Welcome to the Health Care Infodemiology Brief, a newsletter for clinicians and other health care providers.
In the final weeks of 2023, some old but persistent myths about COVID-19 vaccines reemerged. Florida’s surgeon general, who has a history of promoting false claims, called for a ban on mRNA COVID-19 vaccines due to alleged cancer risks. Meanwhile, some popular social media accounts misrepresented news about disease outbreaks and research about mRNA vaccine technology to falsely claim that COVID-19 vaccines are causing “mysterious” and deadly diseases.
For even more resources, check out the menu above for real-time insights, training resources, and more. Specifically curated for doctors and other health care providers, these links provide actionable content to help navigate today’s information landscape.
Trending narratives from the past month
Florida surgeon general endorses anti-vaccine myths to oppose mRNA vaccines
In the first week of the new year, Florida Surgeon General Joseph Ladapo issued a press release calling for a halt to all mRNA COVID-19 vaccine use due to the alleged risk posed by residual DNA fragments in the vaccines. His statement followed a letter asking the CDC and FDA to address concerns about DNA contamination and the risk of DNA integration and cancer from COVID-19 vaccines. Previous Florida Health Department statements helped fuel global waves of false claims about COVID-19 vaccine safety. Read the fact checks here and here.
Vaccine skeptics baselessly link disease outbreaks to COVID-19 vaccines
An outbreak of pneumonia in China and the U.S. led some to speculate that the disease may be linked to COVID-19 vaccines. The false narrative that any unusual or unexplained illness reported since the COVID-19 vaccine rollout must be a vaccine side effect has persisted for nearly as long as the vaccines have been available. The trend continued in December when a popular conspiracist relied on a recent study to falsely claim that heart failure associated with COVID-19 infection is actually caused by vaccines. Read the fact checks here and here.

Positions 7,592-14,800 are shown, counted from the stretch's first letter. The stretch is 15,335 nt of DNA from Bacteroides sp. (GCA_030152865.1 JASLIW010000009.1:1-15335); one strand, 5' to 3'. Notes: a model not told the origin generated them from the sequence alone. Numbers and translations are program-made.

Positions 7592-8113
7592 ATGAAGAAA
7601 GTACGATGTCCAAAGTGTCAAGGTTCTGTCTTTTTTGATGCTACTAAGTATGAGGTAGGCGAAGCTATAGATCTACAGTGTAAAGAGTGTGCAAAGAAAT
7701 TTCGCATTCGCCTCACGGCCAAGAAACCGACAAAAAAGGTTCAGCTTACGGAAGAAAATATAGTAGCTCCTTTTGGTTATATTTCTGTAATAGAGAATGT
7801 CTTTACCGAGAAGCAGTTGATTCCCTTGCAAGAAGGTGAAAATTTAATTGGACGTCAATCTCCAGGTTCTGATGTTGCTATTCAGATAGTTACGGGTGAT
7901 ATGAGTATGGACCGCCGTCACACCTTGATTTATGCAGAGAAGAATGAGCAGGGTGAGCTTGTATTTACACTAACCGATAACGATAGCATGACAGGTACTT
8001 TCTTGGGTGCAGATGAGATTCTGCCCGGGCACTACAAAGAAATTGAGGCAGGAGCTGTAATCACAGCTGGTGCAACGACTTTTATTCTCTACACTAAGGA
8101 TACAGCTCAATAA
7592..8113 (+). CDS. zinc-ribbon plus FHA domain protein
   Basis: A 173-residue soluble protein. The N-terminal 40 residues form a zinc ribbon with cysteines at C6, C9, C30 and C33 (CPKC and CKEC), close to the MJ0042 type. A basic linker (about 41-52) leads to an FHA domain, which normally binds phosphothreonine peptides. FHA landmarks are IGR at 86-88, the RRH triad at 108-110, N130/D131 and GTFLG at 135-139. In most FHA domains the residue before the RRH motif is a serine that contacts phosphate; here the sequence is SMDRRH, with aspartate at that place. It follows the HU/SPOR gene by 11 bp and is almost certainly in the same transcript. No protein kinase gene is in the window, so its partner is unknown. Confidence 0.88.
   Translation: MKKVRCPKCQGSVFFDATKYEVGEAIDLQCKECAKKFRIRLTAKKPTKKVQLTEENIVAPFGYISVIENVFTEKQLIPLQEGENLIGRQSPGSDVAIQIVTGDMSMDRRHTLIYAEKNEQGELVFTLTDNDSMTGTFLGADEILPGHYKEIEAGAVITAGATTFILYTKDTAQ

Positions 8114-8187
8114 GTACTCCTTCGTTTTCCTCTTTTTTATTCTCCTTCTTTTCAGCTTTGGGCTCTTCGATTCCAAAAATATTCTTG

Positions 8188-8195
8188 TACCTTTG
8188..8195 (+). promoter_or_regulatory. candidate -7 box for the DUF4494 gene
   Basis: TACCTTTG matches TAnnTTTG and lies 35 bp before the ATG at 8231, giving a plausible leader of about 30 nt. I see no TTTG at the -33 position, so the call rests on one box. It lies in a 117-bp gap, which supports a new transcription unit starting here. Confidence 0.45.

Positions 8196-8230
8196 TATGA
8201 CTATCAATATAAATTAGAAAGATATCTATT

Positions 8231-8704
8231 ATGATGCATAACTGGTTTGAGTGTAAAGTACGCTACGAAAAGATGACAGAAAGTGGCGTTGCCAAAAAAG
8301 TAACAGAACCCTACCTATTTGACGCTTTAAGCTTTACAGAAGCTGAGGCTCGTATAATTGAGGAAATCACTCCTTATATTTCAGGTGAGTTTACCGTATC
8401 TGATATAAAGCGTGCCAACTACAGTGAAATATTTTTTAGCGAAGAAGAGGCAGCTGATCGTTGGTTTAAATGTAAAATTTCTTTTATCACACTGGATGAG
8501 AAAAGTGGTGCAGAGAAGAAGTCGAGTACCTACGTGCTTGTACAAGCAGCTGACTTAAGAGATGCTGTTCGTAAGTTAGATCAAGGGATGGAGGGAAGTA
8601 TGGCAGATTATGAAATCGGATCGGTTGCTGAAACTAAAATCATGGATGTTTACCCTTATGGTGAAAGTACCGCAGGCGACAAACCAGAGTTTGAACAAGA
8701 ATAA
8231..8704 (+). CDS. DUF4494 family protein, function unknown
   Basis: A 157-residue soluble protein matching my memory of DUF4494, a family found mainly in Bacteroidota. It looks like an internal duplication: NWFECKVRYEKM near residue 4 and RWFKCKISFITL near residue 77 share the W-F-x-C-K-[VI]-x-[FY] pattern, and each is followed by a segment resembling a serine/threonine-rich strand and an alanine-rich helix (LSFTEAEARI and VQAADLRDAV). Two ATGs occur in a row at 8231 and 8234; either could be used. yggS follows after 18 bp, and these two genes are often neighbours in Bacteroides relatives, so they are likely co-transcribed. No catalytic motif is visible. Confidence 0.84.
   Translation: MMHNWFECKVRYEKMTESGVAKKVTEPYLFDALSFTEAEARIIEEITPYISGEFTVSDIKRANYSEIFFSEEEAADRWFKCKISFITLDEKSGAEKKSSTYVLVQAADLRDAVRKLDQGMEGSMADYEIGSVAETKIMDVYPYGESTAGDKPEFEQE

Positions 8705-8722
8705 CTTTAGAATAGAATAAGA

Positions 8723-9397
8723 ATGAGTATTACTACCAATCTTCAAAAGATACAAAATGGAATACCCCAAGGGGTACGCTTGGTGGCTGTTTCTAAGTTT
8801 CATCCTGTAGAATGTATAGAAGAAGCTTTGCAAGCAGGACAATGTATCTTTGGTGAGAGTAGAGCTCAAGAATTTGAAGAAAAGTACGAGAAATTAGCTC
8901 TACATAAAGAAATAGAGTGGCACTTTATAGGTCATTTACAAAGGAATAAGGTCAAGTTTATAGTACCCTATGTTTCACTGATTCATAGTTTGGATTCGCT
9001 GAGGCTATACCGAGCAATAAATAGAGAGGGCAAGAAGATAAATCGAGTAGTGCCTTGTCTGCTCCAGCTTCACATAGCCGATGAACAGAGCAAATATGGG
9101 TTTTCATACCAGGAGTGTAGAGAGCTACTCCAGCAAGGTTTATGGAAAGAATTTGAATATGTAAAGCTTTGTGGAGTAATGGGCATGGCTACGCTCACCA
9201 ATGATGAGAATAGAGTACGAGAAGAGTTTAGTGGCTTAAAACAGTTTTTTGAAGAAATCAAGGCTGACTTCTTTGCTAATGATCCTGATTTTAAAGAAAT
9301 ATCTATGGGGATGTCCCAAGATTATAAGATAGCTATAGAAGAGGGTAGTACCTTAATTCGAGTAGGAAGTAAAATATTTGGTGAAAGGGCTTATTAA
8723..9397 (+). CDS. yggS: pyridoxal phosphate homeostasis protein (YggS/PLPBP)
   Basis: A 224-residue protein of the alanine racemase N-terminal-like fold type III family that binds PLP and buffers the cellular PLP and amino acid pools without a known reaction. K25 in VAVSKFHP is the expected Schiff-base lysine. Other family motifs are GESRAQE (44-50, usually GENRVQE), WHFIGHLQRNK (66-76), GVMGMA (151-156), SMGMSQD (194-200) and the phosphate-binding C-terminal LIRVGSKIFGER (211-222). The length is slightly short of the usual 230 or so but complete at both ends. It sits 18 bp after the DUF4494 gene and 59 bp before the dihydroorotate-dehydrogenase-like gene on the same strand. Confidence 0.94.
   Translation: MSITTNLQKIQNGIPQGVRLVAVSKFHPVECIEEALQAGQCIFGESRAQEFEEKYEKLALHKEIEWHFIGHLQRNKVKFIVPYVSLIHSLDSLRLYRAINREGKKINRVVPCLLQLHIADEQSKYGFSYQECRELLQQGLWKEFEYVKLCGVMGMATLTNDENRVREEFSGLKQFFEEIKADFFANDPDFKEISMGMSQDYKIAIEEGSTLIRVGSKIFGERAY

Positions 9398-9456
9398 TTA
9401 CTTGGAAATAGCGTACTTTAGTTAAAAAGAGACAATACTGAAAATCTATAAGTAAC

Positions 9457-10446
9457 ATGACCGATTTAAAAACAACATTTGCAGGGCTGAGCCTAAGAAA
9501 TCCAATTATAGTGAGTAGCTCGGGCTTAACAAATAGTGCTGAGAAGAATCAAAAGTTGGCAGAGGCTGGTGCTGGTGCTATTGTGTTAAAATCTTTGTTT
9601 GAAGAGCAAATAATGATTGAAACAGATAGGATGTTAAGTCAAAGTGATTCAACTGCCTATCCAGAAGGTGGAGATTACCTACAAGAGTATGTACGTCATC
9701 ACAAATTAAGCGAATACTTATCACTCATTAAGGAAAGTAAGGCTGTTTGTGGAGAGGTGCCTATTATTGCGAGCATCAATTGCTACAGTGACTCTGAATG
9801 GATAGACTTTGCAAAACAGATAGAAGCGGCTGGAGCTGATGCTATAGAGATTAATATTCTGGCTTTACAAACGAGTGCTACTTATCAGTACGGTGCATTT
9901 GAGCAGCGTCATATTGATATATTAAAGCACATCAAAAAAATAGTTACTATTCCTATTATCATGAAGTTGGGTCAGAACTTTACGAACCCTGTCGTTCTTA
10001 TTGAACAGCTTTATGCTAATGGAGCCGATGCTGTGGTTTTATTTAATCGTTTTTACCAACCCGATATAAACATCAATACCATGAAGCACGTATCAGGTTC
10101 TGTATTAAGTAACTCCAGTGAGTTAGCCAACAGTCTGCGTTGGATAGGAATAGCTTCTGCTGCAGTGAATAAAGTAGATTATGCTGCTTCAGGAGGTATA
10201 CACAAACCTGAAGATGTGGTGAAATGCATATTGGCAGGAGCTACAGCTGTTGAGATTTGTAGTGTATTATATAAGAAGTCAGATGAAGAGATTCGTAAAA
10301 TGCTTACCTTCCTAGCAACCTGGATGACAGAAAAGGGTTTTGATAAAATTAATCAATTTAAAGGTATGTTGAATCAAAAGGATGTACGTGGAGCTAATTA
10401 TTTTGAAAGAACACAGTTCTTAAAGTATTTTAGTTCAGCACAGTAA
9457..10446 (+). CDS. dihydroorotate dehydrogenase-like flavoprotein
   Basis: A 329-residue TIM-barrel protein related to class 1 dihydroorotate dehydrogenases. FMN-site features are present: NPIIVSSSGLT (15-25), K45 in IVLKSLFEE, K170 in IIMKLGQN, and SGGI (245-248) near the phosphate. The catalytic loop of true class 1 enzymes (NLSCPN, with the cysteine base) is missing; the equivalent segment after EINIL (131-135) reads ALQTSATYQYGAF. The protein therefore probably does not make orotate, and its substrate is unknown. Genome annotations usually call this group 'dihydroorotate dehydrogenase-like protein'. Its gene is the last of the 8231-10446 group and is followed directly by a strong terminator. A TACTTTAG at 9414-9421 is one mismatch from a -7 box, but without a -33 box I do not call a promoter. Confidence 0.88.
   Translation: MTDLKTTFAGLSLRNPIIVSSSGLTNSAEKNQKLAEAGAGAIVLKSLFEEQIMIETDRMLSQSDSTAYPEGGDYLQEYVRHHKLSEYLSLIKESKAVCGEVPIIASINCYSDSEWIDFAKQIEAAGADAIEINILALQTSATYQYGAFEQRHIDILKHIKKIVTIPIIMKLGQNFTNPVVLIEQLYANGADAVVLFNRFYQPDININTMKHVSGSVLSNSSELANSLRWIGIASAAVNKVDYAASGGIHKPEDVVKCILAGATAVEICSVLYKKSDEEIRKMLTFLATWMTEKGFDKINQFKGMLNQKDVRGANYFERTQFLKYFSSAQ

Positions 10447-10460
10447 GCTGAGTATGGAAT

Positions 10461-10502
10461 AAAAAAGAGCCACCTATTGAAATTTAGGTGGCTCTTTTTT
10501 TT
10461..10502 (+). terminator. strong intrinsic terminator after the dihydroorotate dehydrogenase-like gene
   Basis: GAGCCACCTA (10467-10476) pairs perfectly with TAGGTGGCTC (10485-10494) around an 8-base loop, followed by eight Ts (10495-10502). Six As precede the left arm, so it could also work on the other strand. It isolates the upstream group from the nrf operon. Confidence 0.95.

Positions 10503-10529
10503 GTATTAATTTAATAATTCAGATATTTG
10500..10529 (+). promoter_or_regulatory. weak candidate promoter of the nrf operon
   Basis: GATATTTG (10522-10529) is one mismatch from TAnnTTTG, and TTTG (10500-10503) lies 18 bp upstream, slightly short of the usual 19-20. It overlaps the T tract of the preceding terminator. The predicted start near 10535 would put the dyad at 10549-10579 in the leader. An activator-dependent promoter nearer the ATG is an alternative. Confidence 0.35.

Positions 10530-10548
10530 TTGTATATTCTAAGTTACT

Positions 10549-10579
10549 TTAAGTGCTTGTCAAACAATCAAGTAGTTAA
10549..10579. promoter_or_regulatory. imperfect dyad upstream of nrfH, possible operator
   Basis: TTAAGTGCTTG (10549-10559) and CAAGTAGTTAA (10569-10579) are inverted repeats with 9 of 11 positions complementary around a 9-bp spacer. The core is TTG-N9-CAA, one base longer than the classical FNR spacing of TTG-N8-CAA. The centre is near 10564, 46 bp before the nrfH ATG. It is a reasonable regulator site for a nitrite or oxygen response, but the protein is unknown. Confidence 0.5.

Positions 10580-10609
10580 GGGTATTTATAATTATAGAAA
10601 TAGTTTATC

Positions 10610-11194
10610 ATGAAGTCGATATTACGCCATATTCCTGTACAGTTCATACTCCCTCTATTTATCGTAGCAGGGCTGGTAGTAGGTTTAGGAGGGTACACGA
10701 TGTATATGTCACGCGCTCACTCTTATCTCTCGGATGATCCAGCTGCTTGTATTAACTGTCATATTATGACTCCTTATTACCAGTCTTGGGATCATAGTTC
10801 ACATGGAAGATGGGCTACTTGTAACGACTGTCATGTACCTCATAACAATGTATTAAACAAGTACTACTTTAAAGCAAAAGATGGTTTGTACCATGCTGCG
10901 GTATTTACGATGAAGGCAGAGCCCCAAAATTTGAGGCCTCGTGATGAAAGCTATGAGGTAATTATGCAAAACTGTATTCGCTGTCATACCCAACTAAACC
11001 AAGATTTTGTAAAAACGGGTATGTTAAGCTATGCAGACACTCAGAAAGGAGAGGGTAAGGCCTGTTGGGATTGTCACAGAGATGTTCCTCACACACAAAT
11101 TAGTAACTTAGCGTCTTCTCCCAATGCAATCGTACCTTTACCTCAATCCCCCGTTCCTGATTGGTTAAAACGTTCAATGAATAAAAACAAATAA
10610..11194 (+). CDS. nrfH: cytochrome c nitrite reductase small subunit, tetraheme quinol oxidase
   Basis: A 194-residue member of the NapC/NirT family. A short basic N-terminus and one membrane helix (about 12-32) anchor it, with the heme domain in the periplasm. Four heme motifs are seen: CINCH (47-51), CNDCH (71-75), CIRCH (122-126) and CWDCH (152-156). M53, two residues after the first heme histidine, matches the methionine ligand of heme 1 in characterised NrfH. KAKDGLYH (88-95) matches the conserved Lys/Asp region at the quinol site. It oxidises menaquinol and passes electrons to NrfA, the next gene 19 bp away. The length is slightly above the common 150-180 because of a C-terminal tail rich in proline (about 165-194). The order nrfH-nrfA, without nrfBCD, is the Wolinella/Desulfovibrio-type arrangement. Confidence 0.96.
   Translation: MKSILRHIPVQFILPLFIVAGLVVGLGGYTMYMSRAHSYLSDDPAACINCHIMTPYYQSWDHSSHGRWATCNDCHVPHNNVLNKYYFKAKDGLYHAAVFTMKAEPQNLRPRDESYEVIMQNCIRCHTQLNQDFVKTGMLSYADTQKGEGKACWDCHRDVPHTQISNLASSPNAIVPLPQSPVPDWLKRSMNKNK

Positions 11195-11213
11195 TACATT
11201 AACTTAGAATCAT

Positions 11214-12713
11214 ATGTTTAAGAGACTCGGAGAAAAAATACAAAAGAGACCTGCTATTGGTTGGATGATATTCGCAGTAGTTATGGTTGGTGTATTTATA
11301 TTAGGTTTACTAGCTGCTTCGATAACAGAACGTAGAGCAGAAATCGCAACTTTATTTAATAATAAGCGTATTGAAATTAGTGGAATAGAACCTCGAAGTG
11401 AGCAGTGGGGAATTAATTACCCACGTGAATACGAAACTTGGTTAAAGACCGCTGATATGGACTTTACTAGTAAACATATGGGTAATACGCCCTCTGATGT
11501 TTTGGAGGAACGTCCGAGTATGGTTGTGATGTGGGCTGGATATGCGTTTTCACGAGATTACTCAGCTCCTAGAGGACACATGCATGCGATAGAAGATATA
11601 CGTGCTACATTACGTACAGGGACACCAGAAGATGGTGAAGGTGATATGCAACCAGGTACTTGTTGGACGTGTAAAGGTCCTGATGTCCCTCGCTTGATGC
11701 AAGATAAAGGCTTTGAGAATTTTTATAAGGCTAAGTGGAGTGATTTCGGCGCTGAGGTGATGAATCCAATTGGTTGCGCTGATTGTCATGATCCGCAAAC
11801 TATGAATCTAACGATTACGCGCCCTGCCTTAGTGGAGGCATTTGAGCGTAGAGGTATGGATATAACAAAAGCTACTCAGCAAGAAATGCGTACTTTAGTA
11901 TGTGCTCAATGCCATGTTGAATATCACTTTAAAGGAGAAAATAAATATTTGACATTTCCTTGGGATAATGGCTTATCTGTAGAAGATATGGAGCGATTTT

COVID-19 vaccine study distorted to revive “VAIDS” myth
A recent Nature study found that artificial mRNAs like those in some COVID-19 vaccines are sometimes “misread,” resulting in a small amount of unintended proteins that induce an immune response. Notably, the researchers found no evidence of adverse reactions related to the unintended proteins, concluding that the phenomenon should be investigated to improve future mRNA technology. Some online commenters misrepresented the researcher's conclusion to claim that mRNA vaccines are dangerous, not properly tested, and cause the nonexistent effect called “VAIDS.” Read the fact checks here and here.
What you might say in response
mRNA COVID-19 vaccines are safe, as demonstrated by three years of scientific evidence and two-thirds of the global population who are safely vaccinated.
- The Florida Health Department has been a frequent source of false and unsubstantiated claims backed by faulty evidence and flawed research practices.
- The CDC and FDA responded to the health department’s misleading claims, confirming that the trace amounts of DNA fragments in COVID-19 vaccines are several orders of magnitude lower than the international standard and that rigorous testing shows no evidence of DNA integration.